Our Cares and God’s Care

A verse that we all should commit to memory and upon which we should ever rely is the following: “Casting all your anxiety upon him, because he careth for you” (I Peter 5:7). When we learn to trust this promise, it will bring us great consolation and courage.

Because of persecution, there was great anxiety among the brethren to whom Peter wrote. They were being “put to grief in manifold trials,” and their faith was being “proved by fire” (I Peter 1: 6–7). There was a “fiery trial” among them (I Peter 4:12). In 23 of this epistle’s 95 verses, Peter alludes to the persecutions and immense sufferings these brethren were undergoing for the Lord. A major purpose of this letter was to tell them how to deal with these anxieties.

Anxiety in 1 Peter 5:7 translates a word that refers to those things about which we worry and about which we are unsettled or undecided. Paul once confessed that he had daily “anxiety for all the churches” (II Corinthians 11:28). While his concern over the welfare of the Cause never faded, it appears that, by the time of his first imprisonment in Rome, he had learned the futility of “worrying” about it. He thus exhorted the Philippians, “In nothing be anxious…” (Philippians 4:6a).

The Lord made a lengthy statement on this subject in the Sermon on the Mount: “Therefore I say unto you, Be not anxious for your life, what ye shall eat, or what ye shall drink; nor yet for your body, what ye shall put on…. Be not therefore anxious for the morrow: for the morrow will be anxious for itself. Sufficient unto the day is the evil thereof (Matthew 6:25–34).

If there is a difference in the exhortations of the Lord, of Paul, and of Peter, perhaps it is this: The Lord and Paul urge us to cultivate a calm and settled approach to life that will help prevent our becoming anxious about life’s experiences in the first place. Peter tells us what to do when we nonetheless, through human weakness, become anxious and distressed.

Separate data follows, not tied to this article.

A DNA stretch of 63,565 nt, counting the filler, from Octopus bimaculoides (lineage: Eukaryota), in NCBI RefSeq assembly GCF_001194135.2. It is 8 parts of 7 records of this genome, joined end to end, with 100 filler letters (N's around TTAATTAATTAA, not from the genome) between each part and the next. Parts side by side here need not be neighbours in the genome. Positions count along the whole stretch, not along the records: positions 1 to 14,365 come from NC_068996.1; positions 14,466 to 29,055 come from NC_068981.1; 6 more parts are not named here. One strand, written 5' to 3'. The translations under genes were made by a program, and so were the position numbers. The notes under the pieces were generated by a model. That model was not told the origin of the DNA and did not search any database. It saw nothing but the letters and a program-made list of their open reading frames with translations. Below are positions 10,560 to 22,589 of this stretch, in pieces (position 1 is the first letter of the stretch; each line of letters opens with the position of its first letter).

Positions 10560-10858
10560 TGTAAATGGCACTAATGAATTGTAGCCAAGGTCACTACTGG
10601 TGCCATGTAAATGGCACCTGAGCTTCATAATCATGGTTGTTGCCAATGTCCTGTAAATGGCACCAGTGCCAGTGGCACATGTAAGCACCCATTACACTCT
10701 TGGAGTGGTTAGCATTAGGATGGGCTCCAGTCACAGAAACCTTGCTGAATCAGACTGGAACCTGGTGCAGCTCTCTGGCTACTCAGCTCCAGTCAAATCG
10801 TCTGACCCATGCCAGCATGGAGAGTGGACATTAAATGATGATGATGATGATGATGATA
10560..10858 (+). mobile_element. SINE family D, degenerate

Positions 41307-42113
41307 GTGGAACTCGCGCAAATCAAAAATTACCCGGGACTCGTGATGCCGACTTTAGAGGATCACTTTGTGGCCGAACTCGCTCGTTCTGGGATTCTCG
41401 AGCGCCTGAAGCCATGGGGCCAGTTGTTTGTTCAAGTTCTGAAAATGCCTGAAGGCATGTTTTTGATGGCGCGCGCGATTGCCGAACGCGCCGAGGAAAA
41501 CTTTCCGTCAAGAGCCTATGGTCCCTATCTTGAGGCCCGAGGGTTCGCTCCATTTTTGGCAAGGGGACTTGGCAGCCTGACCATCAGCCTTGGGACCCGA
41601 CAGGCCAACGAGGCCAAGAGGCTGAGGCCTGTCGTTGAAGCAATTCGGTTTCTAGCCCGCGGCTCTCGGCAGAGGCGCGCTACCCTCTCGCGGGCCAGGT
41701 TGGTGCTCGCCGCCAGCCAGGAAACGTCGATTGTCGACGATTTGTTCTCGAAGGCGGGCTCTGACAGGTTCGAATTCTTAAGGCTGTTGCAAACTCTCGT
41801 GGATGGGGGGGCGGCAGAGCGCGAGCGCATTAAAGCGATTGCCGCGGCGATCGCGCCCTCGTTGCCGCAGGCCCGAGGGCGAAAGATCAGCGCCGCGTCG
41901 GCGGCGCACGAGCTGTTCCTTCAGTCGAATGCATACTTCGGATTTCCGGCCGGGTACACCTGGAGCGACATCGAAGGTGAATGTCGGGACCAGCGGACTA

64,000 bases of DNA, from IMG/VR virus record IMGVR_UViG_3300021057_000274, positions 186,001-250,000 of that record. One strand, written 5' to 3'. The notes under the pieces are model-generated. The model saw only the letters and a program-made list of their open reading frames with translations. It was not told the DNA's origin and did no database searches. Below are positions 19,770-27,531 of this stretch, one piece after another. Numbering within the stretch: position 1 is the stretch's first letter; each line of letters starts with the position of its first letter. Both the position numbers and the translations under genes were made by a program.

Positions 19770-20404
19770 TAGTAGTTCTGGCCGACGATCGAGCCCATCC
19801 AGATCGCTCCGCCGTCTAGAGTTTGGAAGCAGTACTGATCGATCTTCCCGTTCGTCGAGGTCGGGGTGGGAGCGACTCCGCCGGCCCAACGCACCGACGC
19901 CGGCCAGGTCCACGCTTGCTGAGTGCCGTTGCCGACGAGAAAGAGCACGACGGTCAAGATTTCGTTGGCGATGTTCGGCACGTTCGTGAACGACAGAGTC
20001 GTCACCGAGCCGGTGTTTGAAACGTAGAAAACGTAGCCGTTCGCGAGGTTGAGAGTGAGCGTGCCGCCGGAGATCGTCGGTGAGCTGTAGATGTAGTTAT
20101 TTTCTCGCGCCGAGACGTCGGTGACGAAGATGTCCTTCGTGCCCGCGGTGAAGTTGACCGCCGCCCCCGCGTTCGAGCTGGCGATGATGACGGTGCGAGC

The antidote for worry is the promise of God's care and concern for His children. The word Peter used for God's “care” refers to His interest and concern and implies both His willingness and His ability to meet our needs. If God cares for the sparrow and the raven and adorns the expendable grass of the field, does He not much more care for those who are His children (Luke 12:6, 24, 28)? If He knows the very number of the hairs on our heads, He knows and is concerned about all of our far more important needs (Luke 12:7).

The promises of God and His Son to ever be with us are many. God's promise to Israel in this respect applies to us: I will in no wise fail thee, neither will I in any wise forsake thee. So that with good courage we say, The Lord is my helper; I will not fear: What shall man do unto me? (Hebrews 13:5–6).

Our Savior promised that He would be with His people as they do His work “always, even unto the end of the world” (Matthew 28:20). Peter's words are an echo of Psalms 55:22: “Cast thy burden upon the Lord, and he shall sustain thee.”

Immediately after urging us to be anxious in nothing, Paul wrote: “But in everything by prayer and supplication with thanksgiving let your requests be made known unto God” (Philippians 4:6b). With deep faith in and reliance upon God, even in the face of the great trials and storms of life, we can claim a blessed tranquility: “And the peace of God, which passeth all understanding, shall guard your hearts and your thoughts in Christ Jesus” (Philippians 4:7). Therefore, in a very uncertain world with Christians facing a very uncertain future in our own nation, let us fret less and trust and pray more.

Dub McClish